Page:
Simpson still remembers the days of rooting for his favorites like Luther Head, Roger Powell and James Augustine, the Illini greats that led the program to a 2005 Final Four run. He frequently attended games at Assembly Hall as a child in Champaign.
But when Simpson returns to his hometown on Wednesday night, he'll be in Boilermaker black and gold, not the orange and blue he grew up on. The Purdue forward is eager for his first chance to face the Fighting Illini.
"I've got to stay level-headed and stay humble," Simpson said of Wednesday's contest. "It'll be a better feeling if we get a victory."
In high school, Simpson was looked at by former Illinois coach Bruce Weber, but his recruitment didn't last long enough for a true evaluation. He pledged to Purdue on November 25 of 2009, nearly three years before he could even sign a letter of intent.
Simpson felt Purdue was the perfect fit for his future and didn't want to wait on any other opportunities. Still, it was a little uncomfortable to go against the school he grew up with.
"It was kind of a weird feeling committing to Purdue with Illinois being the hometown team," Simpson said.
"I just felt like this is the best place for me and the best fit for my game. Coach Painter is a great coach and I wanted to play for him."
Many of Simpson's Purdue teammates can relate to the experience of playing in front of the hometown crowd. Sophomore point guard Ronnie Johnson has played in Indianapolis twice, and frequently has friends and family attending games in West Lafayette.
Johnson understands what Wednesday night means to Simpson.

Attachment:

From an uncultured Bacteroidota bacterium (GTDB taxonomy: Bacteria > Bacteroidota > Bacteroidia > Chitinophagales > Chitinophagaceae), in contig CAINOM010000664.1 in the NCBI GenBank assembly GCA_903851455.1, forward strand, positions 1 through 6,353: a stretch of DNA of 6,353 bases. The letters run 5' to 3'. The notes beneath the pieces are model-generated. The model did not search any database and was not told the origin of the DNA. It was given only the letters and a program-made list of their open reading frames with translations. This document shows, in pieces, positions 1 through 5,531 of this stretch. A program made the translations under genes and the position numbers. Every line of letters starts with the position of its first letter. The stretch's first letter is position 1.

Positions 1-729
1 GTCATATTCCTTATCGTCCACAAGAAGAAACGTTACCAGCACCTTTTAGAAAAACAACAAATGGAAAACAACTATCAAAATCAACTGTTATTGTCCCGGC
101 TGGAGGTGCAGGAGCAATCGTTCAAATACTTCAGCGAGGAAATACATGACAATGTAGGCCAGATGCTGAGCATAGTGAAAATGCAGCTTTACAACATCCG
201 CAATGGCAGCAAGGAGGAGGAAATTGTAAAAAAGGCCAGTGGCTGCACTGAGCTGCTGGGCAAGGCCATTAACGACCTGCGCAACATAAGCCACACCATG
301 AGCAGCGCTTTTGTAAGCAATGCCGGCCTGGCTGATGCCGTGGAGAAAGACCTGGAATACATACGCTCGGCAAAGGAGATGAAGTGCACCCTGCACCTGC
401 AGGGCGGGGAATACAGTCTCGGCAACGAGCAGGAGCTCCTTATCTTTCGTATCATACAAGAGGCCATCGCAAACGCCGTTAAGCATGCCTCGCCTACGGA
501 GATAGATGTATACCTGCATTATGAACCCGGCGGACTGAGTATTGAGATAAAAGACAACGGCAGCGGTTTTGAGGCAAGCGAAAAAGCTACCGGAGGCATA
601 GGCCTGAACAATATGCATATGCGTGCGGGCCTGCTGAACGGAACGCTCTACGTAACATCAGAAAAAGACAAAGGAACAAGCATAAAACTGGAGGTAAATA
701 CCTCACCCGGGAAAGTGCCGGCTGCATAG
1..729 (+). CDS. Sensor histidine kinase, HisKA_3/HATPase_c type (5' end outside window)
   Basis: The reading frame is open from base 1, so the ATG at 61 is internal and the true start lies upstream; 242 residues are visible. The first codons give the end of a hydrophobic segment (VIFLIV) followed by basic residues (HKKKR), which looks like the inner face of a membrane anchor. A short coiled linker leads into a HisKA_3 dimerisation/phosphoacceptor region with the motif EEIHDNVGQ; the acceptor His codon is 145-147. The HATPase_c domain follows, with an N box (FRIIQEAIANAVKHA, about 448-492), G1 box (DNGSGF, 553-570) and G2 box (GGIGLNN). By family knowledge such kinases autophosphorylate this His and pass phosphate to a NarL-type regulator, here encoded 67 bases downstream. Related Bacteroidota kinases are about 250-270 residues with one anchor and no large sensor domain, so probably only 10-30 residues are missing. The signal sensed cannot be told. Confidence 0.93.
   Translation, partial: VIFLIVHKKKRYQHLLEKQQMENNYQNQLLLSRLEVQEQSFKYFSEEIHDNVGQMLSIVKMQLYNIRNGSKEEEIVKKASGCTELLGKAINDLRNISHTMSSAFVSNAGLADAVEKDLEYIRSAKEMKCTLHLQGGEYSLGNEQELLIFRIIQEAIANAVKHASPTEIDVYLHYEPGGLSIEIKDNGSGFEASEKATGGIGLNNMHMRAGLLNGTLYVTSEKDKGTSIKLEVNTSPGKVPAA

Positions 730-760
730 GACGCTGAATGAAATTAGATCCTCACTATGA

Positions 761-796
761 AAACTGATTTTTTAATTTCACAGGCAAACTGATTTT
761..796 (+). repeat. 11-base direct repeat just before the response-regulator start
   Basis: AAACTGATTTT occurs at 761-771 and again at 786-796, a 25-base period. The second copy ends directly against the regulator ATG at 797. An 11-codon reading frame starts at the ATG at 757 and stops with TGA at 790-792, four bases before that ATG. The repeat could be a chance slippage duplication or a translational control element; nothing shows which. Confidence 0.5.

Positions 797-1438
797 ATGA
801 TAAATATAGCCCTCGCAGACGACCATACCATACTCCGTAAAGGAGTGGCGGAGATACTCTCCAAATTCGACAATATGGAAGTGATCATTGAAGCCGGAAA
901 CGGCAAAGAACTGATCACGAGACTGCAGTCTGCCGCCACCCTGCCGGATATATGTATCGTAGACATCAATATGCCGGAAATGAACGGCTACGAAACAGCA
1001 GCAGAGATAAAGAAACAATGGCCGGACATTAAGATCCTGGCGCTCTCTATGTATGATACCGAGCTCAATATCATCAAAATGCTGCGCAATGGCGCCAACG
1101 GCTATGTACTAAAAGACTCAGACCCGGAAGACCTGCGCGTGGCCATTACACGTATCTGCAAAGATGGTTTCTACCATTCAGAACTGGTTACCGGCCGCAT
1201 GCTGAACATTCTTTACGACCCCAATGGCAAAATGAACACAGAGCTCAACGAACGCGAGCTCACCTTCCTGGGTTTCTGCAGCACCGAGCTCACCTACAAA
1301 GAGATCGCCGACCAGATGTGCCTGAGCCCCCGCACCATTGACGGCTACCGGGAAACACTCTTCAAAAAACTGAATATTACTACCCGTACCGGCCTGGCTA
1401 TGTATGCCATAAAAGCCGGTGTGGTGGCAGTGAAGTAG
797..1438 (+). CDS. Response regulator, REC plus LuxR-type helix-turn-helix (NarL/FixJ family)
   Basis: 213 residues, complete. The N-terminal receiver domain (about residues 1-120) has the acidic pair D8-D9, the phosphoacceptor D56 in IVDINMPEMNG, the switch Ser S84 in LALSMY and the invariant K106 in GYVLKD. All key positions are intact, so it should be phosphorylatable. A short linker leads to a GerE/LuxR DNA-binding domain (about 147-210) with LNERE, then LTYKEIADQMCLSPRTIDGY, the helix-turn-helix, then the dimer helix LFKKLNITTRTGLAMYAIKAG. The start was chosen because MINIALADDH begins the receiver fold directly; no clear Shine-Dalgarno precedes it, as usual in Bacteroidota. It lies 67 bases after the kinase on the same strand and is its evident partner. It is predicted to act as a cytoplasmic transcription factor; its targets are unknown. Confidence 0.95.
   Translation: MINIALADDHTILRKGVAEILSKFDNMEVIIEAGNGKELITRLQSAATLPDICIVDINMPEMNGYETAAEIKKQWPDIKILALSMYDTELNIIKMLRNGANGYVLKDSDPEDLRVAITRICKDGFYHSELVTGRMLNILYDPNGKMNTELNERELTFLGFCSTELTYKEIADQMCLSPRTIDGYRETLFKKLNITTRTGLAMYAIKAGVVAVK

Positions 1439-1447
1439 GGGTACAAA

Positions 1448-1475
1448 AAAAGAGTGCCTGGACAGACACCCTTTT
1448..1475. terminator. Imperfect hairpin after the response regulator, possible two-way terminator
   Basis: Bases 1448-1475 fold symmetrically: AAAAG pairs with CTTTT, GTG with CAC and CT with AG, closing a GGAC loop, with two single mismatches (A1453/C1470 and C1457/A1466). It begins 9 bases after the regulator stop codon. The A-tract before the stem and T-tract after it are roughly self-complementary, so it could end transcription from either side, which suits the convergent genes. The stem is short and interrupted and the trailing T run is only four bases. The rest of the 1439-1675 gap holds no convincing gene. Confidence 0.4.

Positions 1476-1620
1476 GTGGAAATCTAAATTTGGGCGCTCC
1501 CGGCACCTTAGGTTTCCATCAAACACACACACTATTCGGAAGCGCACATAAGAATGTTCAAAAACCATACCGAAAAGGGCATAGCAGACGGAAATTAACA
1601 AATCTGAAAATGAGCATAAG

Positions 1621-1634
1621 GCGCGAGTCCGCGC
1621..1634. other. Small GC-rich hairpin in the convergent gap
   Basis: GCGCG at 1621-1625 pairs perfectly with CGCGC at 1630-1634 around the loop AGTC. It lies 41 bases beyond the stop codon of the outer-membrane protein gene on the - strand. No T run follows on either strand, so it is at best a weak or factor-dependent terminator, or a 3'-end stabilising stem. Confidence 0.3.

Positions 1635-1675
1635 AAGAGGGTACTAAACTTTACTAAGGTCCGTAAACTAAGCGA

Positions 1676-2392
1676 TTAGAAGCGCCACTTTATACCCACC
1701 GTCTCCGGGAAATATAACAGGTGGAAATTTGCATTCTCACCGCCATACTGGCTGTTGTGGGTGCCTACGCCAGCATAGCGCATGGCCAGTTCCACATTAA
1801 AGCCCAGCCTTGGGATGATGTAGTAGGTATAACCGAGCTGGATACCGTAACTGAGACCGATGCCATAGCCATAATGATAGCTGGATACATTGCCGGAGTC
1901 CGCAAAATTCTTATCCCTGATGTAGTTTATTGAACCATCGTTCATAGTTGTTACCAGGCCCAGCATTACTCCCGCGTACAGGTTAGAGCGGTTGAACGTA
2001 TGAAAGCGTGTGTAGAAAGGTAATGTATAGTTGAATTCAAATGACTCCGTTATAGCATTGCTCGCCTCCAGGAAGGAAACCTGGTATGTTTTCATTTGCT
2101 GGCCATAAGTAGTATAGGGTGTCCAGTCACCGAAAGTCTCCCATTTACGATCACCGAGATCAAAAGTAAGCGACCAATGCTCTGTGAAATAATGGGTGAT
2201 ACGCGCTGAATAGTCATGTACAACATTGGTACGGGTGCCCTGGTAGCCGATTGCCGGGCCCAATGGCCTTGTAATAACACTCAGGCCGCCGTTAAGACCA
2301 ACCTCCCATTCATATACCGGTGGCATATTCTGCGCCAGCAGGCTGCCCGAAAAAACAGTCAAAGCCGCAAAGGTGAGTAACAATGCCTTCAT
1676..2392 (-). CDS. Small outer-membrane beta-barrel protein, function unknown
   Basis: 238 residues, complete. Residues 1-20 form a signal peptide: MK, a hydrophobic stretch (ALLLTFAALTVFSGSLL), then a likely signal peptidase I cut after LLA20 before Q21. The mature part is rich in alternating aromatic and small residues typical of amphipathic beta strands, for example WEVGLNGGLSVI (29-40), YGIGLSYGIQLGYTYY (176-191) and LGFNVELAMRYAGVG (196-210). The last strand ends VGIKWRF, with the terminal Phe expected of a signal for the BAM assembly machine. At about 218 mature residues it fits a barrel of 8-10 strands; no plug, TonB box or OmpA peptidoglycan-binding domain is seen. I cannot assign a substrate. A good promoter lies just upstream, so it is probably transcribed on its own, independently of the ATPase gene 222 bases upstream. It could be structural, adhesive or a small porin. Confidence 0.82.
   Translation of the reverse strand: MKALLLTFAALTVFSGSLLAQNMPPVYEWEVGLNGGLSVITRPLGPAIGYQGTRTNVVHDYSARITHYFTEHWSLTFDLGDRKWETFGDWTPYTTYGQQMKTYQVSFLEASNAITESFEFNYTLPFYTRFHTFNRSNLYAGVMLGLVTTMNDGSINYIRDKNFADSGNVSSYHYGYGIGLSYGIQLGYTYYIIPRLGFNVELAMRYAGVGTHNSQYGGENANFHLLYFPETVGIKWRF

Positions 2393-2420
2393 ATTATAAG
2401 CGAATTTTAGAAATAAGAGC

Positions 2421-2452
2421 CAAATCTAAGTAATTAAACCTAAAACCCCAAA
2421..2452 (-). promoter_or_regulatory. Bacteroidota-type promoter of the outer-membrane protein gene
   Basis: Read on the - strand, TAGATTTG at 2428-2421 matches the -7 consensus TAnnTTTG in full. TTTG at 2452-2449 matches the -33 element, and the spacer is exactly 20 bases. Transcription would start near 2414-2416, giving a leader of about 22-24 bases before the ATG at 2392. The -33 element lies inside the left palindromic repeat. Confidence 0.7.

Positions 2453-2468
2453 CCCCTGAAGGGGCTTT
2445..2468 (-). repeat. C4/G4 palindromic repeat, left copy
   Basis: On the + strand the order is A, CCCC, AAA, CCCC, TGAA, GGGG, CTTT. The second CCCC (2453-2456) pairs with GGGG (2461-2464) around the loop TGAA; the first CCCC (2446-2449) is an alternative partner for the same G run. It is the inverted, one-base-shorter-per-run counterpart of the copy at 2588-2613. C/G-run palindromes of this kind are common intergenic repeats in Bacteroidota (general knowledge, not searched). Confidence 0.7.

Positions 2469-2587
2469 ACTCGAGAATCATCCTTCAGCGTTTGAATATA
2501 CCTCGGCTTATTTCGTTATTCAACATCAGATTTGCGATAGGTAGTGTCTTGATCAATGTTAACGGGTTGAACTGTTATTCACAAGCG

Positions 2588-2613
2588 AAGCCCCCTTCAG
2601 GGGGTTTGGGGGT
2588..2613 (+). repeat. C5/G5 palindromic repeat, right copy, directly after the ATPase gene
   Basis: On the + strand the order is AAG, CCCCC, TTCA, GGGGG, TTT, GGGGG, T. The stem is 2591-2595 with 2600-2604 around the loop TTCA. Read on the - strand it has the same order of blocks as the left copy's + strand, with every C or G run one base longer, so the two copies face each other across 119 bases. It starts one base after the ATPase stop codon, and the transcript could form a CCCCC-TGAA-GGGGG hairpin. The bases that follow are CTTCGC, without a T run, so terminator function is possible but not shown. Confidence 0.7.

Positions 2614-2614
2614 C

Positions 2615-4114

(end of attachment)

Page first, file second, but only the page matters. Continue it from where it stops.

"He's definitely ready to play there," Johnson said. "He was kind of sad about it last year that he wasn't able to play. I think he's ready to play, go back to his hometown and show what he can do."
Simpson has averaged 5.1 points while appearing in each of the Boilermakers' 16 games. His arrow continues to point upward after a redshirt year where he battled a foot injury while trying to get in shape.
Perhaps the best showing from Simpson came in Purdue's win over Nebraska on Sunday, where he came off the bench to provide seven points in 14 minutes while boosting the Boilermakers in a key victory.
Sophomore guard Rapheal Davis, a former high school teammate and close friend to Simpson, saw the inspiration in his performance.
"He wanted to send a message to the coaches and fans that he's not a bum," Davis said. "He's a really good player. He showed a little flash of that [against Nebraska]."
The motivators of Wednesday's game are more than enough for Simpson. The Champaign native is aiming for another important performance to key another needed win. Doing so against the hometown team would make it even more memorable.
"I get to play in front of my family and friends," Simpson said. "I've got some family that has never seen me play before. It will definitely be special."